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Entrepreneurship and startups are undoubtedly entering the mainstream. This is great, yet it makes it more important than ever to dispel certain myths that might build the wrong expectations in some young entrepreneurs.

Here is a non-exhaustive list of surprising facts you should keep in mind before you start your startup journey.

1. Most Founders Are Neither Young Nore College Dropouts

There are many misconceptions about the typical startup founder, but the image of a young college dropout is the most common one.

In reality, this image is not really representative of reality. The age of the average tech founder is 39. Moreover, a 60-year-old entrepreneur is 3 times more likely to build a successful startup compared to a 30-year-old founder.

Moreover, 95% of entrepreneurs have at least a bachelor’s degree.

The obvious implication is that tech startups are not just a young man’s game. On the contrary – having a lot of work experience, a good professional network, and personal savings (more on that later) in reality increase your chances of success a great deal.

The other implication is that if you are a young, inexperienced founder, it is extremely important to involve a more experienced person in your project. A co-founder or mentor with at least one startup behind their back would make your life much easier.

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2. Most Early-Stage Startups Have To Bootstrap

Some of the most common startup news are announcements about late-stage venture capital funding rounds. The big numbers associated with such deals make them attractive for journalists, especially if the startup does something unusual.

That said, the reality is that by far the most popular method of financing for startup projects is personal funds at 77%.

Investor funding is hard to access for early-stage projects, especially those headed by inexperienced founders. Consequently, if you are a first-time founder you shouldn’t plan for an outside investment until you reach the growth stages of your project.

“Stay hungry. And bootstrap.” -Rob Kalin, Etsy Co-founder

3. Don’t Keep Your Good Idea A Secret

It’s a natural instinct as an early-stage startup founder to try to protect your idea because you are afraid companies with more resources would steal it.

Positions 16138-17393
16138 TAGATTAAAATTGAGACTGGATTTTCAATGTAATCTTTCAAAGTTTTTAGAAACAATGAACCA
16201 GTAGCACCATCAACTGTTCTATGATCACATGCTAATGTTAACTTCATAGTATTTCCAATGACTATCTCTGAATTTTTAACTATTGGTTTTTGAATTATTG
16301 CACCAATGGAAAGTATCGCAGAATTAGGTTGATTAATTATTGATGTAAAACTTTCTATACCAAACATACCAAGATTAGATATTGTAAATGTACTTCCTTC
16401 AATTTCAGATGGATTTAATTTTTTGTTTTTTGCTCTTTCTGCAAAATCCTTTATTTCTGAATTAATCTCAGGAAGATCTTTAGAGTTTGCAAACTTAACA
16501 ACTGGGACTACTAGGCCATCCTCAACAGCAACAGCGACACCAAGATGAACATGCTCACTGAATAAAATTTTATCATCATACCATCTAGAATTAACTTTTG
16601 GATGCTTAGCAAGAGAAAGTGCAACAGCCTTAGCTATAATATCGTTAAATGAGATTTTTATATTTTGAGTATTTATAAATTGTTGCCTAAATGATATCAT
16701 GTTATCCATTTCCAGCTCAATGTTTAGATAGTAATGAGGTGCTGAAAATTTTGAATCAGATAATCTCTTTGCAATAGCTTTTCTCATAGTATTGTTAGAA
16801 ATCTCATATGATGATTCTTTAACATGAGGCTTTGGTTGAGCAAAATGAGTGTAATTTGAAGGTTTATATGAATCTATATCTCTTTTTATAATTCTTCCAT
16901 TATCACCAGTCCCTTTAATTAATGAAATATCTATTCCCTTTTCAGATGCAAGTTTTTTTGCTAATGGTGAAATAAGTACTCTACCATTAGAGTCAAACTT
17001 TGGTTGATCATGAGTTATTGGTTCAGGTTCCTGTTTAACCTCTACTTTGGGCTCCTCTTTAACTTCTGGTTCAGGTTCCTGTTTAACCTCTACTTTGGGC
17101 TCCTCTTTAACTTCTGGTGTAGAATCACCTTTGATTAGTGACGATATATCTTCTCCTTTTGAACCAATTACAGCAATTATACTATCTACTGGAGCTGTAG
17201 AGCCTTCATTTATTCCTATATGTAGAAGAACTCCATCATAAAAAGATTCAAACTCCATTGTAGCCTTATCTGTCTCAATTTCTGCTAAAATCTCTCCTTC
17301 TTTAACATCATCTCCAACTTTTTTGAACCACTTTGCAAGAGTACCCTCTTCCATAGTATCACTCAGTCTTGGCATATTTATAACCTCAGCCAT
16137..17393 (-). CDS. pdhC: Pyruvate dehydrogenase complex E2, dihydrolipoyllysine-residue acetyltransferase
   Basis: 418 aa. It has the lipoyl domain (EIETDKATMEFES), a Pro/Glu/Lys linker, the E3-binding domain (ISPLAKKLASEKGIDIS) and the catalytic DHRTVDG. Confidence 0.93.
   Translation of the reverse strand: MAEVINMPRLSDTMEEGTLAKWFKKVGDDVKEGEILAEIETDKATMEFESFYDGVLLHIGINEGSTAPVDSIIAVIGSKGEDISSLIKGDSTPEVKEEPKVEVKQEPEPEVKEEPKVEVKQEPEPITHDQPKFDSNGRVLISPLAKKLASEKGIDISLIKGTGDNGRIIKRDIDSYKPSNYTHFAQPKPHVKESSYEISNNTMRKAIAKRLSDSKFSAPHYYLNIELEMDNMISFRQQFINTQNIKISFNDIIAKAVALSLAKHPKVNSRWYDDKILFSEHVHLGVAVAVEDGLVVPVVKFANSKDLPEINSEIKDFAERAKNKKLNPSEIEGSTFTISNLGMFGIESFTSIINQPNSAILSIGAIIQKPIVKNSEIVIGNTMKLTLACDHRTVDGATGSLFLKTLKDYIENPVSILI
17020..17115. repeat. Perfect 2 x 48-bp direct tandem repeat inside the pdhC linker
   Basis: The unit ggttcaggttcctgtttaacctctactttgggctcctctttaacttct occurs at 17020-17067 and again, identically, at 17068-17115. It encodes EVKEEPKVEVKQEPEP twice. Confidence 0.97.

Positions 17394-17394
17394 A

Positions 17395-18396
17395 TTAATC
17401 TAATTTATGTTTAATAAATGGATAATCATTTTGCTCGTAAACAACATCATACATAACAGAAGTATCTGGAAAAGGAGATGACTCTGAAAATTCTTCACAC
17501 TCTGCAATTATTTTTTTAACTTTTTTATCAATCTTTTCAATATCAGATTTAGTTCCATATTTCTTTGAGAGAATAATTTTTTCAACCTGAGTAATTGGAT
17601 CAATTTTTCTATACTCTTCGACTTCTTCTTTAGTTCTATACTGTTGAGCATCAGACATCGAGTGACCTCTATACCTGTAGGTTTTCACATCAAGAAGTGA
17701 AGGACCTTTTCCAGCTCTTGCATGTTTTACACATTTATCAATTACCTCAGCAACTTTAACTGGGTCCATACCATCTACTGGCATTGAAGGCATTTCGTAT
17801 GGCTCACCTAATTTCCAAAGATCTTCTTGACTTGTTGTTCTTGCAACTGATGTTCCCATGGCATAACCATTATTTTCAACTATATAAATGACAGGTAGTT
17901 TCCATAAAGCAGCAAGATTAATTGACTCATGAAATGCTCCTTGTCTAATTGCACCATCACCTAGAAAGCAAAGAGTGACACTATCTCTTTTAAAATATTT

While this makes sense in theory, it rarely works out like that in practice.

“The value of an idea lies in the using of it.” – Thomas Edison, General Electric Co-founder

Many ideas sound great, and the only way to find out which ones would work out and which ones wouldn’t is to validate them in practice.

While corporations have access to a lot of resources, they are much more rigid compared to small companies because of their size and the red tape in them. It’s easier to steer a boat than a ship.

Consequently, instead of undertaking zero-to-one projects of their own, it is much easier for big companies to buy the startups they see value in. This makes it very unlikely an established business would steal your early-stage idea.

Moreover, spreading your idea as much as possible makes it more likely that you would find partners, customers, or other stakeholders that can add value to your business.

Most importantly, by sharing your idea openly you’d expose it to criticism from said stakeholders, which would let you iterate more efficiently and find product-market fit faster.

Of course, once your business starts growing it’s a given that other companies would try to imitate your model and offer similar products and services. That said, during the growth stages it would be impossible to keep your business secret anyway – at that stage, you should look into more sophisticated moats to give you a competitive advantage.

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